‘Claim chasing monsters’ – would be more accurate and closer to the core of the problem I think. Has the government done anything about this yet ? I haven’t noticed

Healthandsafety
Healthandsafety
7 years ago

The government speaks of getting rid of the cowboys, and concentrating on highly-quailifed people.

It seems now that the HSE has been dismantaled it is no longer considered for advise on health and safety issues.

The highley qualified people need to be elected by the people and should not be cherry picked is there is a lack of trust between workers/voters and MR Grayling.

Jkirby
Jkirby
7 years ago

In my LA we advise schools that they can apply sunscreen, plasters etc to children. Despite official communiqués we still find a large number of schools do not allow this to happen. The school will tell the parents it is H&S and will that the advice has come from the LA! I have the same issue with paddling in the sea which I actively encourage, but I know one or two schools will advise parents the LA do not allow it!! Very frustrating.. We are far from the only LA with this issue.

Major
Major
7 years ago

Mr Kennedy, it is not just local authorities who want ‘evidence’ but also accredited members of Safety Schemes in Procurement (SSiP) and dare I say it, some of the major contractors here in the UK.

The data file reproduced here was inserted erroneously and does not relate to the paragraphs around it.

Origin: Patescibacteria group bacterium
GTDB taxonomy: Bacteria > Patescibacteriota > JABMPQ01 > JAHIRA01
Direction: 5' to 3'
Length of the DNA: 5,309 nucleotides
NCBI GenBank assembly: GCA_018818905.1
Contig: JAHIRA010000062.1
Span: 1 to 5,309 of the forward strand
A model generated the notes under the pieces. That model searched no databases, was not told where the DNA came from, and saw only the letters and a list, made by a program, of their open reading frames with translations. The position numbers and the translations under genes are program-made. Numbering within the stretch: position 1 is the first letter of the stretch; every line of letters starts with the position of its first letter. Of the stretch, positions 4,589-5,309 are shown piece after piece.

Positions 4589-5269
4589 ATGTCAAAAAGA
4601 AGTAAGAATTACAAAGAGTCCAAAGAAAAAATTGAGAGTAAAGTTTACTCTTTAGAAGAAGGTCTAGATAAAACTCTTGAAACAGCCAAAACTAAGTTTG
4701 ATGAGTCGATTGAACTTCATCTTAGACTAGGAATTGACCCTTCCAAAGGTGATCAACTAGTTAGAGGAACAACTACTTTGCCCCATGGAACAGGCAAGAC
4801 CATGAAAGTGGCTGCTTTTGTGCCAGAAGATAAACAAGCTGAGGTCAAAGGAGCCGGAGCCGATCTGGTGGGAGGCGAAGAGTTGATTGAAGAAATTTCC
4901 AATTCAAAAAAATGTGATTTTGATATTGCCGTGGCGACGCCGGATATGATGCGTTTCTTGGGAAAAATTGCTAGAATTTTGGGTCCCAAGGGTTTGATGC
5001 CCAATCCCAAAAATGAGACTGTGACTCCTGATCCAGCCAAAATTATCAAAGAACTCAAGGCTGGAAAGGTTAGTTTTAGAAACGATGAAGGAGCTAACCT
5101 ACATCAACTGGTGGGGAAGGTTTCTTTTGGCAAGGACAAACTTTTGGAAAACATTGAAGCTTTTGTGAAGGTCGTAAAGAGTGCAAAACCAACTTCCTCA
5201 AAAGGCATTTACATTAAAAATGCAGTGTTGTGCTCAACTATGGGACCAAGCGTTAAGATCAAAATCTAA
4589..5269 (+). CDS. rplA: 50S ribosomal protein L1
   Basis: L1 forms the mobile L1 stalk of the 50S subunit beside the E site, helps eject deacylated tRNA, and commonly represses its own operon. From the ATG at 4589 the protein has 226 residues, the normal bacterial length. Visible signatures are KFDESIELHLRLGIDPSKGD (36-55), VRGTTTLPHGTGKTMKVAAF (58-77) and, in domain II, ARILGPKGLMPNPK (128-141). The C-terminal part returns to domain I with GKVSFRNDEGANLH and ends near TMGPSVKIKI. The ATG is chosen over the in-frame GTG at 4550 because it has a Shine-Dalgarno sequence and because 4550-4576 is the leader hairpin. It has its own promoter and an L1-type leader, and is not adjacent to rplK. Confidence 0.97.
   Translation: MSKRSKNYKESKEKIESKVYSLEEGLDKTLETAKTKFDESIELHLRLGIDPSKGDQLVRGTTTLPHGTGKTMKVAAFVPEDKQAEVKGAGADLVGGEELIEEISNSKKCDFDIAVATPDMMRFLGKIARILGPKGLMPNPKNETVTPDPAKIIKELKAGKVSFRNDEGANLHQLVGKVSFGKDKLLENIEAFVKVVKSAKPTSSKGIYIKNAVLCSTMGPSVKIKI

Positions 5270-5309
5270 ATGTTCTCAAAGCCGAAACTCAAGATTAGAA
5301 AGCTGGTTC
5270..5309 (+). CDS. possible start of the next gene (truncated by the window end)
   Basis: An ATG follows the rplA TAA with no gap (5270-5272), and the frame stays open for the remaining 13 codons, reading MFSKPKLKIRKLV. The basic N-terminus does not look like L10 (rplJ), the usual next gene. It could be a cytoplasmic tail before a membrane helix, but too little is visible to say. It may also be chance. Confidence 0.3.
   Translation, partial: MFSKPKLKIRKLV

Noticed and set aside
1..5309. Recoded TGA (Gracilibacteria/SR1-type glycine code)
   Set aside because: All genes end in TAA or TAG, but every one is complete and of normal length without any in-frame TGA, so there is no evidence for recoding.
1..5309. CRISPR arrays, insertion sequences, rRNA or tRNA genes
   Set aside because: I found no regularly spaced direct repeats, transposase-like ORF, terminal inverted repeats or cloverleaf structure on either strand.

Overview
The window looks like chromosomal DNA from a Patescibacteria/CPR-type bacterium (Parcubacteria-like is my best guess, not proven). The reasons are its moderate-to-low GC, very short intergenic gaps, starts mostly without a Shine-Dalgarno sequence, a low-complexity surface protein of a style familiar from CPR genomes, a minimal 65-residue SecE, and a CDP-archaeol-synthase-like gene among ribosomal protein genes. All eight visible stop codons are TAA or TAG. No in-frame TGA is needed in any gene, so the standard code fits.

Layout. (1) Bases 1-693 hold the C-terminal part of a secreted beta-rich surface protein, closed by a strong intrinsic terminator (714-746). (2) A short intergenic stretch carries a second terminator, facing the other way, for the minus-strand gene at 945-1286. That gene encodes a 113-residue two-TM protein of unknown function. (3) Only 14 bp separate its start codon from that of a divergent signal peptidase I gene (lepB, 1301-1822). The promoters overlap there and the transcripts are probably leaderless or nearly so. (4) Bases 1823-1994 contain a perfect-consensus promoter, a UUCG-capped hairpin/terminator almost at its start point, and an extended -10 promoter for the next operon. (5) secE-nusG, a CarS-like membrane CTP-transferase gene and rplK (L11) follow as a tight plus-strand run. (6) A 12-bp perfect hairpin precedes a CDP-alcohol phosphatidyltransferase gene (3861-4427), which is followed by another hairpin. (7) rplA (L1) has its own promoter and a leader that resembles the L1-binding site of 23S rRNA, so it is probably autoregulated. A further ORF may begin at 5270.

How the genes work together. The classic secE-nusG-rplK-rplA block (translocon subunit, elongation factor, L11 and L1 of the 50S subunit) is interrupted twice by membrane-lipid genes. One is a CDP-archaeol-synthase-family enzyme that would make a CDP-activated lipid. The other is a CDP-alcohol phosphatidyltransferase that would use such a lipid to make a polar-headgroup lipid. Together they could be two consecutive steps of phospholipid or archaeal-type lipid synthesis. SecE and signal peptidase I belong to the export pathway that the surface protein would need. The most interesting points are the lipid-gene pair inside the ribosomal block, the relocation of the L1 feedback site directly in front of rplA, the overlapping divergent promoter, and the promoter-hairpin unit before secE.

The interpretation of ‘sufficient and suitable’ appears to be as flexible as any box-ticker wishes it to be. Not as an organisation perceives its requirements for health and safety.

There remains a demanding and controversial journey ahead for all in business

Mark
Mark
7 years ago

Both Lofstedt and Young indicated a need to reform the insurance sector, where is the negative language aimed at those companies that are propagating the “blame/claim culture”.

Ray
Ray
7 years ago

Whilst I suspect the 18 inch h&s manual is an exageration, there are many out there which are very large indeed. It is true that many consultants provide large volumes of documents some of which are not really necessary. That said, the size of the undertaking has little bearing on what policies, practices, RAs and other documents which are needed.

Very often we read on these pages about evidence for audits and potential claims. This has resulted in a large volumes of paper as evidence .

Rob
Rob
7 years ago

Mr Graylings comments about the ‘burden’ of the 18″ thick HS Manual have nothing to do with the number of Regulations. I have seen such manuals that have been written by big consultancies, and I fully agree they do nothing except destroy the rain forests.
There are many consultants out here who try to tread the sensible path on the size and complexity of the manual, but surely the onus is on the company management not to be swayed by smooth talking salesmen into buying huge safety manuals.